Former NFL player talks diversity training for athletes

Feb 18, 2014

When former University of Missouri football player Michael Sam came out as gay earlier this month, his story received national attention because he might become the NFL’s first openly gay player.

Sam came out to his teammates last August. That season, he became the SEC Defensive Player of the Year and helped lead the Tigers to a 12-2 record. Sam’s coming out raised speculation about whether his sexual orientation would negatively affect his NFL draft prospects, and it sparked a wider conversation about working toward a universal acceptance of LGBTQ athletes.

Wade Davis is a former NFL player, and he came out as gay after he retired. Davis is now the executive director of the You Can Play project, an organization that provides diversity training to sports teams, including the MU football team. In this interview, Davis discussed techniques for diversity training and described his organization’s goals.

What does the You Can Play project aim to accomplish with each team it advises?

Davis: One of the big goals is to show some visibility, because oftentimes an athlete doesn’t know that there are resources that are available, or that coaches are actually conscious that they may have a gay player or a trans player on their team. Now, my coaching staff is taking steps to ensure I feel safe. I think that’s one of the larger deals. One of our goals is to make all sports accessible to anyone who’s LGBTQ. I mean that’s our larger goal—and to bring some visibility to it and to bring really spacious and open conversations. I think that those three objectives are being accomplished.

In the New York Times article, they talk about the You Can Play project and how when the diversity training took place at Mizzou, that was the first time that Michael Sam kind of indicated to his coaches that he was gay. Did you talk to Michael Sam or anyone else involved in the story at all about the role that the You Can Play project or diversity training played in Michael Sam's coming out?

Davis: No. To be honest, I don’t think we can take much credit for that. We are grateful that that happened that we were mentioned, but I think what Michael Sam’s story speaks to and how it intersected with YCP is honestly that we just created an opportunity for him to have a conversation where athletes can feel safe enough to share anything and everything. We try to be very intentional about not making anyone feel like anything that they say is going to be judged or that anything they say is wrong. So if someone says, “Hey I’m nervous about sharing a locker room,” we go, “Good, thanks for sharing that, now let’s talk about how we can alleviate some of your fears.” We never say we’re going to change someone’s heart or mind because if you enter a space with that mindset, you’re assuming something’s wrong with you.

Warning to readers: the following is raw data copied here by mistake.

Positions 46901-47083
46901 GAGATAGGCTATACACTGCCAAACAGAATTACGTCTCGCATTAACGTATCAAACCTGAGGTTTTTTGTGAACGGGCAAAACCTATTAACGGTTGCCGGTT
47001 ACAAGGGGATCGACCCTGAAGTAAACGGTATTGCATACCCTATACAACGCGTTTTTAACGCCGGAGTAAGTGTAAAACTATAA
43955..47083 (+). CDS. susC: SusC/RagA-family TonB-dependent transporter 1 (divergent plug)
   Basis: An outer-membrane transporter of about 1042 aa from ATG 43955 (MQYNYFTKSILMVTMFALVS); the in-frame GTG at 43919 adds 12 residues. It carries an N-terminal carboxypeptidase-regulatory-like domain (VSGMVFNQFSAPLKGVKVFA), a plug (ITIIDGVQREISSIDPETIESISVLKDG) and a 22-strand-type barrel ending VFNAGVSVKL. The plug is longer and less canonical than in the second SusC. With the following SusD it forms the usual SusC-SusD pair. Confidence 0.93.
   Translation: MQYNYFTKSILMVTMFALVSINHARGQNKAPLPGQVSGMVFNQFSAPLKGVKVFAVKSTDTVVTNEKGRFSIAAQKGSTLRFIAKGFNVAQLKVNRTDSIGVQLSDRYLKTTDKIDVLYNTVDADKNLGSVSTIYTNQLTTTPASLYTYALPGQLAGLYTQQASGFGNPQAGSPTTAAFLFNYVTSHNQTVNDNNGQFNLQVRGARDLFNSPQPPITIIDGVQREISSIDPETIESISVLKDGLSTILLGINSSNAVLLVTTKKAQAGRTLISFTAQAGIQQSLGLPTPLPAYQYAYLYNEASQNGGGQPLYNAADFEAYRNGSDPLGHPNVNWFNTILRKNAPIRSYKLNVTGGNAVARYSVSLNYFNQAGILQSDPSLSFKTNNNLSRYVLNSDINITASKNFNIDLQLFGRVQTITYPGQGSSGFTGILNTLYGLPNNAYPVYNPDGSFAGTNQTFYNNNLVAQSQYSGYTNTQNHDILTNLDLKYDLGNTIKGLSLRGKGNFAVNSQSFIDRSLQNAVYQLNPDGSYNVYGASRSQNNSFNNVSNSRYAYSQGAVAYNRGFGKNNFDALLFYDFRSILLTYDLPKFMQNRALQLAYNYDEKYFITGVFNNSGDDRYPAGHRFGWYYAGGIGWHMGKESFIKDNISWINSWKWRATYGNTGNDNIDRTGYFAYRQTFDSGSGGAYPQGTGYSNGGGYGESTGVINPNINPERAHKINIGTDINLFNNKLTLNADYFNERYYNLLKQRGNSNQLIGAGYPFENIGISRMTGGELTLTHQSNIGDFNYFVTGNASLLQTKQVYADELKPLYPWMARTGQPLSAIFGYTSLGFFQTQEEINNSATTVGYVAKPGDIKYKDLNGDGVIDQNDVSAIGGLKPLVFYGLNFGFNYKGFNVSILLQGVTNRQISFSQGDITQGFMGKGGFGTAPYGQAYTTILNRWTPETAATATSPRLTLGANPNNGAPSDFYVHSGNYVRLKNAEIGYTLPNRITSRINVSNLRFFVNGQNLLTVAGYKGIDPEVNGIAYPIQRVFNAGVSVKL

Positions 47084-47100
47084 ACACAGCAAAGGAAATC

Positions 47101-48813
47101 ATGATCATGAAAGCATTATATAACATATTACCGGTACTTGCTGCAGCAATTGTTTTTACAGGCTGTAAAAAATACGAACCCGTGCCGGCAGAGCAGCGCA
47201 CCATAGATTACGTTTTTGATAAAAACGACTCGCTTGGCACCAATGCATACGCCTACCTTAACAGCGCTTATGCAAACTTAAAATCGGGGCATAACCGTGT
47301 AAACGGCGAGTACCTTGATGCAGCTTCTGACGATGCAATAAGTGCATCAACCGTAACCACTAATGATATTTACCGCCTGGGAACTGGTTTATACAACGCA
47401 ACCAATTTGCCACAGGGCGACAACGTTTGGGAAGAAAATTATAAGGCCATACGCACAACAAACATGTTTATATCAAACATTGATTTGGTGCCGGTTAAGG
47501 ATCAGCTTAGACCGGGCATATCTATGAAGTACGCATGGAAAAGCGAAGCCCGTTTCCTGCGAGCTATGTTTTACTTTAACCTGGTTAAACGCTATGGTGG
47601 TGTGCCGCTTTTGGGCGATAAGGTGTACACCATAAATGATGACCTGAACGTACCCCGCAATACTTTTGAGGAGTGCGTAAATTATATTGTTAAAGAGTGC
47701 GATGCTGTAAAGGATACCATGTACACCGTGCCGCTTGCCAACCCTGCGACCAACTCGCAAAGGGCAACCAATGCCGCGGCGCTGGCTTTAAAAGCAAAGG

How common is this training on university athletics teams?

Davis: It’s getting to be more and more. I’ve probably in the last year spoken at 50 to 100 schools, I’ve been on panels at over 30 schools, I’ve written, I’ve had young people reach out to me. I think colleges are really seeing that the time is now to engage their students and coaches and admin, so it’s really really prevalent.

Some people contend that diversity training is ineffective, what would you say to those people?

Davis: I would say it depends on the messages, and it depends on whether people work from a deficit model or an asset model and whether or not people enter these conversations telling someone what they believe is wrong. Whenever you walk into diversity training seminars and tell someone, “What you believe is wrong, and I’m here to change you,” then yes, diversity training is terrible. Because people have dug in their heels even further about what their beliefs are. But I believe that anytime someone stands up like Michael Sam did and tells their truth, the world changes.

What is your ultimate goal for the You Can Play project?

Davis: To put ourselves out of business.